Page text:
The drawing on the front cover of Crossfire’s set is Frank Zappa’s “A Day At The Beach,” which Frank created in the early 1960s for his sister Patrice “Candy” Zappa. This set joins the book reissues of Candy Zappa’s “My Brother Was A Mother: Take 2″ and father Frank V. Zappa’s “Chances: And How To Take Them.”
[amazon_enhanced asin=”B003JFHF5G” container=”” container_class=”” price=”All” background_color=”FFFFFF” link_color=”000000″ text_color=”0000FF” /] [amazon_enhanced asin=”B0000009VS” container=”” container_class=”” price=”All” background_color=”FFFFFF” link_color=”000000″ text_color=”0000FF” /] [amazon_enhanced asin=”B003JFFVFC” container=”” container_class=”” price=”All” background_color=”FFFFFF” link_color=”000000″ text_color=”0000FF” /] [amazon_enhanced asin=”B0000009TN” container=”” container_class=”” price=”All” background_color=”FFFFFF” link_color=”000000″ text_color=”0000FF” /] [amazon_enhanced asin=”B003V3V0S4″ container=”” container_class=”” price=”All” background_color=”FFFFFF” link_color=”000000″ text_color=”0000FF” /]
Here’s a look back at our recent thoughts on Frank Zappa. Click through the titles for complete reviews …
FRANK ZAPPA – THE TORTURE NEVER STOPS (2008): What better way to spend Halloween than with (as it’s lovingly referred to in the liner notes) “this thing”? “The Torture Never Stops” — a 24-song, two-hour blast of almost indescribably brilliant/crazy rock from an Oct. 31, 1981 concert by the equally brilliant/crazy Frank Zappa — affords us a unique opportunity to experience one of popular music’s most original guitarists, composers and personalities. Just as fitting, the mood is absolutely right for a late October night: Zappa and Co. are literally emersed in a creepy, crimson light.
FRANK ZAPPA – TRANCE-FUSION (2006): Listening to excerpted guitar solos is like viewing abstract art: It’s a glimpse of something that doesn’t necessarily have to make sense in the general definition of the term. Were we talking about most guitarists, an album of extracted solos would likely be a pretty dreadful proposition, but when it comes to Frank Zappa on Trance-Fusion, it truly is art — and it’s truly abstract. Few guitarists possess the skill or prowess to make their solos for the same songs sound entirely different from performance to performance, but that’s just what Zappa set out to do.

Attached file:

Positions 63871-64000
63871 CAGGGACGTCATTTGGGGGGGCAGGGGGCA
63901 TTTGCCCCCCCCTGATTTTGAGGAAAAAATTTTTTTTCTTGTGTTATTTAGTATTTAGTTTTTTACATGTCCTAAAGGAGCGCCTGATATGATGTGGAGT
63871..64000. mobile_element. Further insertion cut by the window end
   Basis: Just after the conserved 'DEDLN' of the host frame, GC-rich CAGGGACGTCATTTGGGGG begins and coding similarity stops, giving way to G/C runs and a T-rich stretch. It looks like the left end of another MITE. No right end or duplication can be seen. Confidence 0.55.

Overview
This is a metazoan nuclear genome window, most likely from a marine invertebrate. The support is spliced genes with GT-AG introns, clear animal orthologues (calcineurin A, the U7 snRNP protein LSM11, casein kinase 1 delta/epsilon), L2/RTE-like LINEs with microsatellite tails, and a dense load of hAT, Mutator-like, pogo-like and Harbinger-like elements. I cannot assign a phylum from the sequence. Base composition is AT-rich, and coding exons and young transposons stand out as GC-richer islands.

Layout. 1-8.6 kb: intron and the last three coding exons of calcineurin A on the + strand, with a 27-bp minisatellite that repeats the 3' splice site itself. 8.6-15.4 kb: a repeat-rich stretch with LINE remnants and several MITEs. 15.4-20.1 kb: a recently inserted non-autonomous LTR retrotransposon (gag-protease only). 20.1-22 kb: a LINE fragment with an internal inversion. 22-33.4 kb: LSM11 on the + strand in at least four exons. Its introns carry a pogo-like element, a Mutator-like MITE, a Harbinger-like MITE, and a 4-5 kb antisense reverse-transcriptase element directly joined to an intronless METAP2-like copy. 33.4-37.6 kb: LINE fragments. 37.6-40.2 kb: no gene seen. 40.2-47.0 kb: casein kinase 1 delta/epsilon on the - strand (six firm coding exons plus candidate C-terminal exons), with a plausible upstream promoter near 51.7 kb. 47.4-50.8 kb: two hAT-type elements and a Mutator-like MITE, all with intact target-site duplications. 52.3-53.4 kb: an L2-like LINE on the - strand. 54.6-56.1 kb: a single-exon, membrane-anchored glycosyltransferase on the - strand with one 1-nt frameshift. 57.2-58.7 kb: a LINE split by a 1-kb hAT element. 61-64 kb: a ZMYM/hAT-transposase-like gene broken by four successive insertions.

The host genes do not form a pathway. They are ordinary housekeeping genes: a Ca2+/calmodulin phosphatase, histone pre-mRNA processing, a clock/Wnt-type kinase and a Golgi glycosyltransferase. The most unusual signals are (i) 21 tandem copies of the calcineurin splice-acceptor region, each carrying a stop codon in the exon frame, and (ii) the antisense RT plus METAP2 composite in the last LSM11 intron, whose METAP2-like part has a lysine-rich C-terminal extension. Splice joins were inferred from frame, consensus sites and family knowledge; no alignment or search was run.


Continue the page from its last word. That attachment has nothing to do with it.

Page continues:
ONE TRACK MIND: FRANK ZAPPA, “WILLIE THE PIMP” (1969): The whole record was instrumental…well, almost. For the second cut “Willie The Pimp,” Zappa brought in childhood friend Don Vliet aka Captain Beefheart to lend his trademark Howlin’ Wolf growl to some brief lyrics about a “a little pimp with my hair gassed back” while Sugarcane Harris’ violin supplies the song’s riff—actually the riff is the song. So, why am I pimping it? Because of Zappa’s guitar work, that’s why! As Vliet is winding down his little bit with hoops and hollers, ZP’s heavily phased axe comes into focus and for the first time, most of the world finds out that not only can the man compose, arrange and record, but he’s a mighty fine guitar player to boot. We’re not talking one of these succinct, thirty-second solo’s either; Zappa starts his flight at around 1:15 mark and goes all the way to the song’s end more than eight minutes later.
Latest posts by Something Else! (see all)
- Nick Mason wasn’t so sure about Pink Floyd: ‘Plan B for when the music failed’ - January 31, 2015
- Inside Deep Purple’s unique collaborative relationship with Ian Gillan: ‘We have a weird dynamic, but it works’ - January 30, 2015
- Tony Levin confirms that King Crimson is back for good: ‘I’m doubly thrilled that I’m in it’ - January 28, 2015